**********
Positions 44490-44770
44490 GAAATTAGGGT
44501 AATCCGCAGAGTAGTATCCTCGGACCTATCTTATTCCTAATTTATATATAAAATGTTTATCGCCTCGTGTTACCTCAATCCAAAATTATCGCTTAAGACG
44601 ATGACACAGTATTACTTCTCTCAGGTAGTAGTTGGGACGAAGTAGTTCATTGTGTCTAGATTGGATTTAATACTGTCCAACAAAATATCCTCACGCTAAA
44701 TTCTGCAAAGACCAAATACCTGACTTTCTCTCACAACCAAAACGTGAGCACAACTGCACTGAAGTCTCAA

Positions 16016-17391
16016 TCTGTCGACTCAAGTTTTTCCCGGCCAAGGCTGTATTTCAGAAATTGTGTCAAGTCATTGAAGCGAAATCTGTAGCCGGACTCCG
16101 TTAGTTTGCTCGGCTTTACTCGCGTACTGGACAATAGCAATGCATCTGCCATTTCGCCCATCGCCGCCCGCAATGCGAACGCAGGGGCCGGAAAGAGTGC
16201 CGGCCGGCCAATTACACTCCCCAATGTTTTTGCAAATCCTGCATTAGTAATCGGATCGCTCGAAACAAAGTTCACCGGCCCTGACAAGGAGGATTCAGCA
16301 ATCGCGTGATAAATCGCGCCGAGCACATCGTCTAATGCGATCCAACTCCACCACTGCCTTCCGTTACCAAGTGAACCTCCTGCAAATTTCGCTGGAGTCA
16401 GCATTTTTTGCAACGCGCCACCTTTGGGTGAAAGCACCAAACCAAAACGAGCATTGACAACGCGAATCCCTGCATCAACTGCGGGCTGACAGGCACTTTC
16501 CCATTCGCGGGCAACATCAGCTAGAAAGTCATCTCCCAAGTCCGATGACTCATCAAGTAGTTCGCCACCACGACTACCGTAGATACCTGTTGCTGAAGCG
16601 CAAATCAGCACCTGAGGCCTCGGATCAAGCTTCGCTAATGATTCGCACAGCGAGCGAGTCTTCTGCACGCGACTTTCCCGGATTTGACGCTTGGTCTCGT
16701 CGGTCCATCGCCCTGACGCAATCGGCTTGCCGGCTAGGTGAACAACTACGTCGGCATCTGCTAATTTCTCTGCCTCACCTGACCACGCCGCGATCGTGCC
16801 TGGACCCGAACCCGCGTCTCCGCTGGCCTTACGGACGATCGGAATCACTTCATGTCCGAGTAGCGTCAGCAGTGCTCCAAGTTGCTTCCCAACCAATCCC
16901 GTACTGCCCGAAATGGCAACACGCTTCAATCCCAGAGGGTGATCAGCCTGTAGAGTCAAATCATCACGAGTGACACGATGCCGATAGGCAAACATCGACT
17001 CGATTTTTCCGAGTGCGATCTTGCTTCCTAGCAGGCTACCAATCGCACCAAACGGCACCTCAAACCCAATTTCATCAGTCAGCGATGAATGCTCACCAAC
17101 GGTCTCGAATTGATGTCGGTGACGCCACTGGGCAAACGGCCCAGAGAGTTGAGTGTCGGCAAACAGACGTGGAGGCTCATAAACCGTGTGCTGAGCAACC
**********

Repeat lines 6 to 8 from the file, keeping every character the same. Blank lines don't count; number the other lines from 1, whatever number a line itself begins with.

Positions 16016-17391
16016 TCTGTCGACTCAAGTTTTTCCCGGCCAAGGCTGTATTTCAGAAATTGTGTCAAGTCATTGAAGCGAAATCTGTAGCCGGACTCCG
16101 TTAGTTTGCTCGGCTTTACTCGCGTACTGGACAATAGCAATGCATCTGCCATTTCGCCCATCGCCGCCCGCAATGCGAACGCAGGGGCCGGAAAGAGTGC